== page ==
Raising a Gamer

Rainy day fun!

While for some of you it seems that winter just won’t quit, Spring is in full bloom in central Florida. I can finally get back outside with the family and enjoy some fresh air and sunshine. This time of year is full of sporadic weather and plans for a fun beach day or trip to the park can be easily ruined by a sudden thunderstorm. Just because you are stuck inside doesn’t mean that you need to sit around like a bump on a log. There are many great retro gaming peripherals available that will get you on your feet and help keep you and your family active while waiting for the storm to pass.

I also wear my jogging suit to play video games.

I also dress up in a jogging suit to play video games.

Considering that even advanced technology such as Nintendo’s Wii or Microsoft’s Kinect can still offer a less than ideal motion gaming experience, it is important to understand the limitations of the hardware when attempting to use retro peripherals. Even when brand new, these systems rarely lived up to the hype seen in commercials. Let’s admit it, some of the most enjoyable moments when motion gaming with friends/family are watching people react to how these systems fail. My wife and daughter sure enjoy watching me flail around at the arcade, so why wouldn’t they enjoy it at home?

Motion gaming has been around almost as long as home console. The Foot Craz activity pad for the 2600 allowed gamers to interact with their consoles in a new way. The NES continued the trend with the Power Pad and Power Glove and put out some more diverse games, one of the more interesting being Street Cop. The Genesis offered the Activator ring which used infrared beams in place of the traditional controller. The Activator was a commercial failure but still looks like it would be a heck of a lot of fun to play around with, I hope to come across one sometime.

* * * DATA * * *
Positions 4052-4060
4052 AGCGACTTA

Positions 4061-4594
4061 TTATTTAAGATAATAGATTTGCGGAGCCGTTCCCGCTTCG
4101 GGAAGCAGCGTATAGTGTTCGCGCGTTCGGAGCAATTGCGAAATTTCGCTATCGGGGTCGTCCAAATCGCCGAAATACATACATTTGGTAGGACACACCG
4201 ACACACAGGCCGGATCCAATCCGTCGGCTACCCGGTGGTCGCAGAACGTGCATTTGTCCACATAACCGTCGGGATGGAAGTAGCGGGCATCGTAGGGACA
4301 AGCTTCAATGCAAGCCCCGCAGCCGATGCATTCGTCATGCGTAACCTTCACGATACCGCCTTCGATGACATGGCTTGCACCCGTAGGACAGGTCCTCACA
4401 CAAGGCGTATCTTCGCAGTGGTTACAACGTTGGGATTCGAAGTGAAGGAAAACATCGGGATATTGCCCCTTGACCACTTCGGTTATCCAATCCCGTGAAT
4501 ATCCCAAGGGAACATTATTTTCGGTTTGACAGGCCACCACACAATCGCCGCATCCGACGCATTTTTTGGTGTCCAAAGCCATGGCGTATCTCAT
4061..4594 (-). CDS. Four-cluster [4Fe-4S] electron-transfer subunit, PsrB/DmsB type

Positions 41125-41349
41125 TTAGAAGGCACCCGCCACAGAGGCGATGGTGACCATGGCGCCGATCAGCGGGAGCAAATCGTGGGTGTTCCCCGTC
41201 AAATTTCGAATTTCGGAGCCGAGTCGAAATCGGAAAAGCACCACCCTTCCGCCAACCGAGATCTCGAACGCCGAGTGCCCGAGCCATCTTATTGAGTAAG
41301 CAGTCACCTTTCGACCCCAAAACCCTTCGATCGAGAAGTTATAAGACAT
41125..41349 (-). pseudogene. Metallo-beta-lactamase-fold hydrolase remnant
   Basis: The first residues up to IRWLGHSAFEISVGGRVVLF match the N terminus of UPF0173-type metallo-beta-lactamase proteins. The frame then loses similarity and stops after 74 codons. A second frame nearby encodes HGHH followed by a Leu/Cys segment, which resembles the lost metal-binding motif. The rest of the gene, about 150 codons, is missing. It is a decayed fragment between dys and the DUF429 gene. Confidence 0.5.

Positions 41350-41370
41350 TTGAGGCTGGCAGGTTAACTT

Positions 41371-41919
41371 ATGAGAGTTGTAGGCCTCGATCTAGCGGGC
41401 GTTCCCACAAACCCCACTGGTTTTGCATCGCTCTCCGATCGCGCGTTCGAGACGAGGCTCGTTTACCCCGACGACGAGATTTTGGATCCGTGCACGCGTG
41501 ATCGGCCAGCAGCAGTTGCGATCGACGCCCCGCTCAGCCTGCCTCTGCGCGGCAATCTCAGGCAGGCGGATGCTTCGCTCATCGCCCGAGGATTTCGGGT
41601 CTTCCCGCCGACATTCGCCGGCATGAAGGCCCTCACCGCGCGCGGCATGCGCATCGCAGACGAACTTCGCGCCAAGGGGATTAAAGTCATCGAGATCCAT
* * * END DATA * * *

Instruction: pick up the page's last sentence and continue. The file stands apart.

The marketing for the Activator was wayyyy better than the actual product.

Although a potentially great way to get moving while trapped inside on those rainy days, many of these retro motion peripherals can be hard to find or cost prohibitive…or both. If we start looking for slightly newer stuff the search becomes a bit easier and quite a bit less expensive. The 6th generation of consoles featured many inexpensive and unique ways to play. The Eyetoy for PS2 is interesting, but I feel kids might respond better to motion gaming when they actually have an object they can interact with and touch.

The Dreamcast and Gamecube have a few notable family friendly motion peripherals, namely Samba de Amigo’s maracas, Donkey Konga with it’s bongo controller, and Dance Dance Revolution Mario Mix. There is something to be said about DDR: Mario Mix, it was the first DDR release on a Nintendo console and unlike most DDR games it includes a fun story mode and very easy difficulty setting that makes it accessible to the whole family. DDR Mario Mix also features some really great Super Mario tunes. At the very least I would suggest firing up YouTube and checking out the soundtrack.

Any game that let's you have a dance contest with Waluigi is alright in my book.

Any game that let’s you have a dance contest with Waluigi is alright in my book.

Rhythm and music games are especially great for kids. It gets them moving and helps to develop coordination.  If you happen across any of these devices in your retro game hunts I would encourage you to pick one up. Once the sun comes back out and it dries up a bit, get back out there! Make some memories. As a parent you will learn that these little people grow up entirely too fast.